Why is South Glen­garry so ex­pen­sive?

The Glengarry News - - The Opinion Page - The News, News The Glen­garry

Open Let­ter to South Glen­garry Cit­i­zens: In the May 22 edi­tion of (Let­ters, ‘Hikes un­der­line need for in­quiry,’) we looked at the “whole farm” tax bill with three prop­er­ties all lumped to­gether, over a 25-year pe­riod.

This time, we’ll fo­cus a bit, and look at only one roll number, from amal­ga­ma­tion to the present day. Although our farm does have more than 100 acres of wooded land, this 250-acreage has no forest; it’s been 100% clear, sys­tem­at­i­cally drained crop­land since the late 1960s, with the ex­cep­tion of some wee bits that are used for houses, barns, grain bins, stone piles, laneways and such.

It is com­prised of lots 15, 14 and the west 1⁄2 of 13 (1st con­ces­sion), and is sev­ered by his­tor­i­cal ex­pro­pri­a­tions for the Grand Trunk (CN) Rail­road and The Cedar Rapids Trans­mis­sion Co. to the north, and the Trans-Canada Cor­ri­dor (Old High­way 2 and MacDon­ald-Cartier Free­way) to the south. So, once again, very lit­tle has changed on this prop­erty since long be­fore amal­ga­ma­tion in 1998.

Although the final tax bill for 2019 has not yet been re­ceived, I have in­cluded the in­for­ma­tion from the 2019 in­terim tax bill, which rarely dif­fers from the final amounts. The chart shows a star­tling 10 per cent year-over-year av­er­age growth in farm­land tax­a­tion since amal­ga­ma­tion in 1998.

One can ob­serve that the solid red lines (an­nual farm­land tax bill [right axis] and farm­land as­sess­ment [left axis]) have been in­creas­ing in lock­step at sig­nif­i­cant ex­po­nen­tial rates. I’ve also plot­ted a cou­ple of in­fla­tion rates (lower dashed lines) to demon­strate how taxes might have risen on this farm­land, if lim­ited to the 1.9 per cent gen­eral rate of in­fla­tion (source: Bank of Canada on­line in­fla­tion cal­cu­la­tor for 1998 to 2019) or even a more gen­er­ous rate of per cent.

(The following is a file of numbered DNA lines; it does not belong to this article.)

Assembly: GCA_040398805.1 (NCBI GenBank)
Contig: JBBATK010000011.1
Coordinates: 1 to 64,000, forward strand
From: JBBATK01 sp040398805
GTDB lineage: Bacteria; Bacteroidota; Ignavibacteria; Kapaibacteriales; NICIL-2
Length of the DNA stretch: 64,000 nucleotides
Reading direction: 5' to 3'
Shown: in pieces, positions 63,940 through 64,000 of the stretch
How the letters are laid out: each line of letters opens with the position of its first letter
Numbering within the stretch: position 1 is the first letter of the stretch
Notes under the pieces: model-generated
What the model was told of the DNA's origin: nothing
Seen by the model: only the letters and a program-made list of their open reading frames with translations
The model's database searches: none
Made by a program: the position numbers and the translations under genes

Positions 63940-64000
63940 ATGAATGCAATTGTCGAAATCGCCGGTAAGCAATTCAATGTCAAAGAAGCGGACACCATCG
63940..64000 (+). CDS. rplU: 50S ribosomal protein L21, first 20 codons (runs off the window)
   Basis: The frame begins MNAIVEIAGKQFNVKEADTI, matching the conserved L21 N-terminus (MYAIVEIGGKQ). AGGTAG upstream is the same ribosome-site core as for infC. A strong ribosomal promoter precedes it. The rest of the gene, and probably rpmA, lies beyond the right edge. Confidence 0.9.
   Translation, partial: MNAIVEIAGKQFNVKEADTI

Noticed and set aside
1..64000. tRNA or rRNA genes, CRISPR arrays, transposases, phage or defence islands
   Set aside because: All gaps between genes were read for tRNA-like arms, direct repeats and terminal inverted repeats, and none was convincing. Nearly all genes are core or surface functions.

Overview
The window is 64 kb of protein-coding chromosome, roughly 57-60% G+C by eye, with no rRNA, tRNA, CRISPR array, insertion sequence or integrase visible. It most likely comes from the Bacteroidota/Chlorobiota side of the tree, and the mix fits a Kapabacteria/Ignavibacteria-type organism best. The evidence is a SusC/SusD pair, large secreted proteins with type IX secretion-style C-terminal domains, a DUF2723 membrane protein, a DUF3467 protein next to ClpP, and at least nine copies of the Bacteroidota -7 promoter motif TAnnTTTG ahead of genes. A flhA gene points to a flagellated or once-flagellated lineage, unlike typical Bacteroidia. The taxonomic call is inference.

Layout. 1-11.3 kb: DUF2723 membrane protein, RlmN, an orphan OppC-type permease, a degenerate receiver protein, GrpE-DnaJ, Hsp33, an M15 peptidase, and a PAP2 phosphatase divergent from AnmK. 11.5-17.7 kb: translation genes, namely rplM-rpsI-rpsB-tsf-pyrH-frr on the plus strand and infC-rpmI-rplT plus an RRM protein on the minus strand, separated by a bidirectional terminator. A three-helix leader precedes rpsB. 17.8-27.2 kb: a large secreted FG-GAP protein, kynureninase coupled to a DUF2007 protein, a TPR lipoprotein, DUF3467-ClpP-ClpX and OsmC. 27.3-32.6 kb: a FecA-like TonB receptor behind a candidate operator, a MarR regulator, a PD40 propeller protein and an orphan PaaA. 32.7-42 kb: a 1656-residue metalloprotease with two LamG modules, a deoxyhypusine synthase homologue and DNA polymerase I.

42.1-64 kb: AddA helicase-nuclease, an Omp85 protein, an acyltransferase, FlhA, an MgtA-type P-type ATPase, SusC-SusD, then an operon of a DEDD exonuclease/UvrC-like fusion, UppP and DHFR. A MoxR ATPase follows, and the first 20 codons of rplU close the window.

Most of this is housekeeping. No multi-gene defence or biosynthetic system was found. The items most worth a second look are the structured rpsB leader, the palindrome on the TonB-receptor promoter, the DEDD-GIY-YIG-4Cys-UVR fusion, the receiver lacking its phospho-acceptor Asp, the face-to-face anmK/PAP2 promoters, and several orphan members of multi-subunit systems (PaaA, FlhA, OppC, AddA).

This in­fers that our mu­nic­i­pal gov­ern­ments (lower tier and up­per tier) have failed to do their duty of mak­ing nec­es­sary ad­just­ments to their tax rates on farm­land in or­der to con­trol tax­a­tion at mod­est growth lev­els. They have sim­ply en­joyed the wind­fall of rev­enue re­sult­ing from the Mu­nic­i­pal Prop­erty As­sess­ment Cor­po­ra­tion’s rapid up­ward ad­just­ments to farm­land value as­sess­ments.

Also plot­ted on the left axis (solid blue line), are the to­tal tax rev­enues for the Town­ship of South Glen­garry since amal­ga­ma­tion, which have risen at an av­er­age rate of 5.9743 per cent year over year from $2.737M to $9.258M (pro­jected for 2019).

A curious fel­low might ask him­self, “Why has it be­come so much more ex­pen­sive to ex­e­cute the man­age­ment and main­te­nance of our South Glen­garry mu­nic­i­pal­ity, rel­a­tive to that of pri­vate en­ter­prise and the broader econ­omy?”

Thanks to Lach­lan McDon­ald of the Mu­nic­i­pal­ity of South Glen­garry for pro­vid­ing the Town­ship rev­enue data. Thanks also to and its sub­scribers for their con­tin­ued in­ter­est.

Shawn McRae, McRae Farms Ltd., Bainsville

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